The world feels fragile and cold right now.
There is a slick of ice coating every blade of grass, every rose branch, the grape arbor and the wisteria vines. The tomato cages look like clear white neon tubes in a glass garden, one lonely tomato plant still green under its coating of ice.
We have warmth, refrigeration, the ability to cook, hot water, laundry, internet, but the snap and pop of falling limbs as trees fail to hold up the extra weight of ice reminds us that these invisible, forgotten morsels of civilization are fragile and easily broken.
Much of my city is without power and will be without power. We’re long-term housing a young man who was homeless for a long time before this, but we’re also opening our house to those without power. The Christmas lights sparkle, the icicles outside sparkle (even the sideways ones) and it feels almost festive.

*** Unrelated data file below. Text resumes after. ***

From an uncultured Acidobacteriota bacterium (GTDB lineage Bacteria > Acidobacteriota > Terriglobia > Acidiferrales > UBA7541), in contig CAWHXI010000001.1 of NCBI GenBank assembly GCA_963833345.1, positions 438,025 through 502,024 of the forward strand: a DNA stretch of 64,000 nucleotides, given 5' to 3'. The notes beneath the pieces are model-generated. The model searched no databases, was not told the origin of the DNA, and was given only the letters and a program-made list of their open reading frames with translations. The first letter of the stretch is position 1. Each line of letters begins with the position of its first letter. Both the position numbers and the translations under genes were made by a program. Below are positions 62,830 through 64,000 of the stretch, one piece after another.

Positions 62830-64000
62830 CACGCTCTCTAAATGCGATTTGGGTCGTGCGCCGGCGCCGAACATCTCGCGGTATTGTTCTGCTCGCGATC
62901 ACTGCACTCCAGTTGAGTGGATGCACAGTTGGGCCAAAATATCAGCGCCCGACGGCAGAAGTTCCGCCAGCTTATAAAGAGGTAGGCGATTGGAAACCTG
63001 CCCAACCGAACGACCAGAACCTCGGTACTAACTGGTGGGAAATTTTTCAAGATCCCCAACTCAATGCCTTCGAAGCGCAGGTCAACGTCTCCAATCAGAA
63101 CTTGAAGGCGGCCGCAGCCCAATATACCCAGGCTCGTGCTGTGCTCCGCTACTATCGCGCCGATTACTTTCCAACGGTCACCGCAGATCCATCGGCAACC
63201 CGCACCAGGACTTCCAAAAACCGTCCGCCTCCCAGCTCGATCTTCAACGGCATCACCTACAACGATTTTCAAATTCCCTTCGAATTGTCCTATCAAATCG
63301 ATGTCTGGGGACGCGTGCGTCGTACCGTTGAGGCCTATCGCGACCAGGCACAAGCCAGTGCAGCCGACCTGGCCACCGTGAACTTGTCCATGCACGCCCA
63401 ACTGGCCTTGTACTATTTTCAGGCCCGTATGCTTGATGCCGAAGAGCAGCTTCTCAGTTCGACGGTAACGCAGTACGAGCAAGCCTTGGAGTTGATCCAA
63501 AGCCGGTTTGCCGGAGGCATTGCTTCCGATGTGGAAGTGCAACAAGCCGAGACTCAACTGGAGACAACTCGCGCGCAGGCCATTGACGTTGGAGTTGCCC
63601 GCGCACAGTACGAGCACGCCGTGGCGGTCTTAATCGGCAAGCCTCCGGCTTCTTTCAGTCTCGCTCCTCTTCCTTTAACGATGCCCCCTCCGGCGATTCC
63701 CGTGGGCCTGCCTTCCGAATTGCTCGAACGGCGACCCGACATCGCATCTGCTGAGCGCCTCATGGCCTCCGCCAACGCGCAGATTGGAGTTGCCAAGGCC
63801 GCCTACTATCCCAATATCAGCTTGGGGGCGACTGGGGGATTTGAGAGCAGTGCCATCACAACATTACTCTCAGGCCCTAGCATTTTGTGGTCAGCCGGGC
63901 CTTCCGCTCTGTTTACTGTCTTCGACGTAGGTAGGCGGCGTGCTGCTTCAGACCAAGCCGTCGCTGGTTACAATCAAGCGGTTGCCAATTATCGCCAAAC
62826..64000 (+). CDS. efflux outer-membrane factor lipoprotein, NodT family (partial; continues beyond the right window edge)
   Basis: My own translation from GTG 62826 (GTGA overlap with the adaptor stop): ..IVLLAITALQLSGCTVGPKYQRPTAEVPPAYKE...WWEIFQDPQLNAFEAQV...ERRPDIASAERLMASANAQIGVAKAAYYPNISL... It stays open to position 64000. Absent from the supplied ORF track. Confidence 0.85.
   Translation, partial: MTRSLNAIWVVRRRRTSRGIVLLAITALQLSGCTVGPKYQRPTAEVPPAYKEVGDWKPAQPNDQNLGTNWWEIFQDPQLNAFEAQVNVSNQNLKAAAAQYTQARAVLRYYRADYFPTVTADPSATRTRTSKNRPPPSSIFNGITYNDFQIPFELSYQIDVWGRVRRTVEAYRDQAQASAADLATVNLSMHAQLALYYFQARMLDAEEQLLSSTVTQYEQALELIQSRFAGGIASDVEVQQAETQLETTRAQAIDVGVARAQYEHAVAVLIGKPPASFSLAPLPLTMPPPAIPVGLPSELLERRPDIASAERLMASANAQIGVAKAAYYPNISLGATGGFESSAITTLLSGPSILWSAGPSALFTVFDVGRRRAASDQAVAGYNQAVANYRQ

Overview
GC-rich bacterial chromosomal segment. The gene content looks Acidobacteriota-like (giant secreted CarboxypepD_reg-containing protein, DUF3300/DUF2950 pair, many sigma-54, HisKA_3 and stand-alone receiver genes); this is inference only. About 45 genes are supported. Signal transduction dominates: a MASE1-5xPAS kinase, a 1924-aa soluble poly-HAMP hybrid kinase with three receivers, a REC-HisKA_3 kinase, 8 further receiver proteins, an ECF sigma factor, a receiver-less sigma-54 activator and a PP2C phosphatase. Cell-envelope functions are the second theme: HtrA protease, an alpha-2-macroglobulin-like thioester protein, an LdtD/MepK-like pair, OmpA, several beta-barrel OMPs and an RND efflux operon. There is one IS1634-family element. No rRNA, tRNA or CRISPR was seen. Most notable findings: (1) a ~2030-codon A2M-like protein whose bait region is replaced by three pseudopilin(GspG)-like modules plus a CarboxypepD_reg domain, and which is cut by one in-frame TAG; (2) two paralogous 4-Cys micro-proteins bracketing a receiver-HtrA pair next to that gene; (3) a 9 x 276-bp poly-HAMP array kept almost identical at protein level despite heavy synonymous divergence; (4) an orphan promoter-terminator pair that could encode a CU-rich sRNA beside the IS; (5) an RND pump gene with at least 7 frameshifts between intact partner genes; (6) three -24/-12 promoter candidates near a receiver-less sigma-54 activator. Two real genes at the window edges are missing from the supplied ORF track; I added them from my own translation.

But there is an ache in my chest. I grieve for Aleppo. I fear for my country. I worry for my family, blood and not, far flung and nearby, whose lives are as fragile as the power lines that keep us warm, but which have failed for so many.
Our heater has two circuits. Most of the time, we use a 5k element which costs much less to run, but sends lukewarm air through the house. It keeps us at 65 degrees but it’s a cold heat. We bundle. We layer. When that fails to maintain the temperature, we flip the other breaker and another 10k element comes on, and the house warms. The temperature reads the same but it feels so, so much warmer. I know we’ll have to pay for it at the end of the month, but right now, my heart needs the warmth. The warmer it gets, the more my chest aches for the people I cannot warm.
I have not sung much this year. Most years I have Christmas music playing nonstop this time of year. Choral music. Music of a faith I moved away from so many years ago, but which still sometimes feels like that problematic family you love despite their flaws. This year, my voice fails. There is ice everywhere and I am afraid that if I try to warm my heart with song, it will shatter.
I think I might have helped people live this year. But I’m not sure and I don’t know, and will likely never really know. It does not feel like enough. The task is larger than I am, and the world is covered with ice and bent to the breaking point.